- Author: Robert E. Howard
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[Transcriber's Note: This etext was first published in Weird Tales May and June 1935. Extensive research did not uncover any evidence that the U.S. copyright on this publication was renewed.]1 Conan Loses His Ax
The stillness of the forest trail was so primeval that the tread of a soft-booted foot was a startling disturbance. At least it seemed so to the ears of the wayfarer, though he was moving along the path with the caution that must be practised by any man who ventures beyond Thunder River. He was a young man of medium height, with an open countenance and a mop of tousled tawny hair unconfined by cap or helmet. His garb was common enough for that country—a coarse tunic, belted at the waist, short leather breeches beneath, and soft buckskin boots that came short of the knee. A knife-hilt jutted from one boot-top. The broad leather belt supported a short, heavy sword and a buckskin pouch. There was no perturbation in the wide eyes that scanned the green walls which fringed the trail. Though not tall, he was well built, and the arms that the short wide sleeves of the tunic left bare were thick with corded muscle.
He tramped imperturbably along, although the last settler's cabin lay miles behind him, and each step was carrying him nearer the grim peril that hung like a brooding shadow over the ancient forest.
He was not making as much noise as it seemed to him, though he well knew that the faint tread of his booted feet would be like a tocsin of alarm to the fierce ears that might be lurking in the treacherous green fastness. His careless attitude was not genuine; his eyes and ears were keenly alert, especially his ears, for no gaze could penetrate the leafy tangle for more than a few feet in either direction.
But it was instinct more than any warning by the external senses which brought him up suddenly, his hand on his hilt. He stood stock-still in the middle of the trail, unconsciously holding his breath, wondering what he had heard, and wondering if indeed he had heard anything. The silence seemed absolute. Not a squirrel chattered or bird chirped. Then his gaze fixed itself on a mass of bushes beside the trail a few yards ahead of him. There was no breeze, yet he had seen a branch quiver. The short hairs on his scalp prickled, and he stood for an instant undecided, certain that a move in either direction would bring death streaking at him from the bushes.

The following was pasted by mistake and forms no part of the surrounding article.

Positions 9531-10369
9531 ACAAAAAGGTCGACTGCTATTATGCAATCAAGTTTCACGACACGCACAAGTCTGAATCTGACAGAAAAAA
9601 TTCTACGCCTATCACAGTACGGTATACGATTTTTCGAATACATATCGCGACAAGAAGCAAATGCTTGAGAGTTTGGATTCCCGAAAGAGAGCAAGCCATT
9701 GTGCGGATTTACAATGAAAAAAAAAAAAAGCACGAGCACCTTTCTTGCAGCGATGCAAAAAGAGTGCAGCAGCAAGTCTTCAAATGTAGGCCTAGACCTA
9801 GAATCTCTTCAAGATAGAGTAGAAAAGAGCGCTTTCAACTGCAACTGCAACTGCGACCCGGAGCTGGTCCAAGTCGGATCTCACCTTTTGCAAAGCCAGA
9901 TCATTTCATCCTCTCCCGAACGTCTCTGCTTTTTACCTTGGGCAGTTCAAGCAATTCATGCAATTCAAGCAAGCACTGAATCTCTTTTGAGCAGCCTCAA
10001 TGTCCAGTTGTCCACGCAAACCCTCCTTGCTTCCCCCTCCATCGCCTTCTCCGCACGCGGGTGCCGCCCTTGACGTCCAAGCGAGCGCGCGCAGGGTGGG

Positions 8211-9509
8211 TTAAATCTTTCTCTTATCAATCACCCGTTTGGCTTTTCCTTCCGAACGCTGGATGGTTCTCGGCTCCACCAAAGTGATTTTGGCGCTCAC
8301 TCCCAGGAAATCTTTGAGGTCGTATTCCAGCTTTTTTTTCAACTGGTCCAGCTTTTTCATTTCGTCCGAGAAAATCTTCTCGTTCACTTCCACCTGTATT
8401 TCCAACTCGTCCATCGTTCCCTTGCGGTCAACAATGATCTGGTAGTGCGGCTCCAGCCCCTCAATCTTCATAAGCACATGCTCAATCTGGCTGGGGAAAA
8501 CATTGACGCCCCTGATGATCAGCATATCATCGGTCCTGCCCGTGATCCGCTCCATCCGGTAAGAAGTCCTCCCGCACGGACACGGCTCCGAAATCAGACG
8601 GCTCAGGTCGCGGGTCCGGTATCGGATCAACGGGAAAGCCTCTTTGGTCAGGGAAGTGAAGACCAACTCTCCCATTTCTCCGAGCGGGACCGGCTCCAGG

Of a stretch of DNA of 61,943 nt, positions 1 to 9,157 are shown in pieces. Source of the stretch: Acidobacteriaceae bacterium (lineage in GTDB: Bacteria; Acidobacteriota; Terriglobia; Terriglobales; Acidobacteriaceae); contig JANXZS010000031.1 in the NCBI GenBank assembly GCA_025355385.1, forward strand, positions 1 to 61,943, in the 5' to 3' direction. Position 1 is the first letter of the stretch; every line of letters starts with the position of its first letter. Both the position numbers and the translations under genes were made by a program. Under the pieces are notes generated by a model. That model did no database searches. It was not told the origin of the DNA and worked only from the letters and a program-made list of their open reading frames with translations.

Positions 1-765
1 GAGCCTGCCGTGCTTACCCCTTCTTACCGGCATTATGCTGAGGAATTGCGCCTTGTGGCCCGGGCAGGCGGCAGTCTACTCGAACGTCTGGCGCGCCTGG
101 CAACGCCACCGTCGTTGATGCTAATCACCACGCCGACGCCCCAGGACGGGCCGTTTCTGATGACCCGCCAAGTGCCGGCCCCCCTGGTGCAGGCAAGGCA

A heavy chopping crunch sounded behind the leaves. The bushes were shaken violently, and simultaneously with the sound, an arrow arched erratically from among them and vanished among the trees along the trail. The wayfarer glimpsed its flight as he sprang frantically to cover.
Crouching behind a thick stem, his sword quivering in his fingers, he saw the bushes part, and a tall figure stepped leisurely into the trail. The traveler stared in surprise. The stranger was clad like himself in regard to boots and breeks, though the latter were of silk instead of leather. But he wore a sleeveless hauberk of dark mesh-mail in place of a tunic, and a helmet perched on his black mane. That helmet held the other's gaze; it was without a crest, but adorned by short bull's horns. No civilized hand ever forged that head-piece. Nor was the face below it that of a civilized man: dark, scarred, with smoldering blue eyes, it was a face untamed as the primordial forest which formed its background. The man held a broadsword in his right hand, and the edge was smeared with crimson.
'Come on out,' he called, in an accent unfamiliar to the wayfarer. 'All's safe now. There was only one of the dogs. Come on out.'
The other emerged dubiously and stared at the stranger. He felt curiously helpless and futile as he gazed on the proportions of the forest man—the massive iron-clad breast, and the arm that bore the reddened sword, burned dark by the sun and ridged and corded with muscles. He moved with the dangerous ease of a panther; he was too fiercely supple to be a product of civilization, even of that fringe of civilization which composed the outer frontiers.